Joseph “Joe” Ferrans died on March 8, 2017 at age 98. The retired bricklayer lived in Bucktown for more than 50 years.
“Every morning, he would open the shades and then at night he would close the shades. He liked to read at the front window. I’m still keeping an eye on him from across the street. I miss seeing him Sunday mornings as he’s going to church, getting his mail or doing repair work. I miss seeing the blinds go up and down and knowing that he is there and he is okay,” his neighbor Glynis Gibson said.
Walter Sojka died on August 17, 2014. He was the owner of a funeral home that bears his name and was known by neighbors as the “mayor of Chicago Avenue” because he sat in front of his business and kept tabs on the area.
Oba Maja. A fixture in Wicker Park for decades, 71-year-old poet Oba Maja died on October 16, 2015. He was known by thousands of passers-by as the man who sat on the ledge of a Milwaukee Avenue storefront announcing “Poetry! Poetry!” in an attempt to sell his handwritten poems.
Lisa Kuivinen was struck and killed by a truck on August 16, 2016, while riding a bike in the 800 block of North Milwaukee Avenue. Kuivinen was 20.
Silma Kuivien continues to visit Lisa’s ghost bike, affixed to a street pole near the fatal crash. Many cyclists have said they’ve spotted Silma praying and tending to the many laminated photos adorning her daughter’s memorial.
DJ Adam “Chunk-A-Bud” Maljan died on April 16, 2016. He was an influential force in Wicker Park’s house music community and a talented craftsman. He was 43.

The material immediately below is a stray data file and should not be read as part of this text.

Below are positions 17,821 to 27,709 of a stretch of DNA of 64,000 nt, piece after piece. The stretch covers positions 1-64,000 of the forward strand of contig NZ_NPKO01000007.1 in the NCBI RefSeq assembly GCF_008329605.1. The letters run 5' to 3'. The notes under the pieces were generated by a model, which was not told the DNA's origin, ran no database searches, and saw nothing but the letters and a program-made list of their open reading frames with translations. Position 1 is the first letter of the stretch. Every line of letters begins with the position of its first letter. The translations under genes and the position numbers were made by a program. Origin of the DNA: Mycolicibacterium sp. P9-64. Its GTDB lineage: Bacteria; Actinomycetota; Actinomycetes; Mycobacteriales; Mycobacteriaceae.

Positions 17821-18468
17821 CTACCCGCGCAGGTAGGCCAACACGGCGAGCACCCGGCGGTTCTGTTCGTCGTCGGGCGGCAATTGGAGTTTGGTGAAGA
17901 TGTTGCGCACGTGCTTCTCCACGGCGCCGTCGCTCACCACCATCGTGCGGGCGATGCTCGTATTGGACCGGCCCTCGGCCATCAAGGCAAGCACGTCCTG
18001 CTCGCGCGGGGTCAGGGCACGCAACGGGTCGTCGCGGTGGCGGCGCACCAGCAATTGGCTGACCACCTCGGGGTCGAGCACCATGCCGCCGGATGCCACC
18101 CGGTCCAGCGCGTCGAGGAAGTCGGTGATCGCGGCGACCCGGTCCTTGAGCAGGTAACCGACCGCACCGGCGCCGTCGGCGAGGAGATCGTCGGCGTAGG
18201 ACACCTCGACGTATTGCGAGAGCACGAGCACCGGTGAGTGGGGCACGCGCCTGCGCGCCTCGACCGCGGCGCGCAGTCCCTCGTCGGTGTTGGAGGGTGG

Throughout the 90s, Maljan was a DJ at Wicker Park’s Red Dog, a dance spot at 1958 W. North Ave. that later reopened as Annex.
Marcus Faleti, a 58-year-old homeless man who was a fixture in Wicker Park’s namesake park, died on January 1, 2017 from hypothermia and alcoholism, a lethal mix that the Nigerian man known by many had vowed to fight in past winters.
Faletti was often seen sitting on a bench reading the Sun-Times or Wall Street Journal.
Faletti’s friends who hang out in the park continue to talk about him.
Kazimiera “Kasia” Bober, the founder of a Polish deli in Ukrainian Village that bears her name and a successful wholesale business that stocks her frozen pierogies in grocery stores around the country, died on June 2, 2016. She was 80.
“She was there every single day for seven days a week. She loved that place; that was her life,” said Kasia’s son, Christopher Bober, adding, “She had a never-give-up attitude.”
Jean-Claude Poilevey, the chef and restaurateur behind beloved Bucktown bistro Le Bouchon and West Loop’s La Sardine, was killed in an icy, multi-car pileup on Chicago’s Eisenhower Expressway on April 9, 2016.
The name Le Bouchon translates into “The Cork,” Poilevey said in 2013 when Ald. Scott Waguespack (32nd) sponsored a city council resolution congratulating Poilevey on two decades of “gustatory greatness.”
Le Bouchon was featured on a 2001 episode of WTTW-TV’s “Check, Please!” The episode included President Barack Obama, a then Illinois State Senator, as a guest. Obama called the French bistro a “wonderful place to eat” and said that it really felt like walking into a little Paris cafe.
Poilevey was 71. His family continues to run Le Bouchon and La Sardine.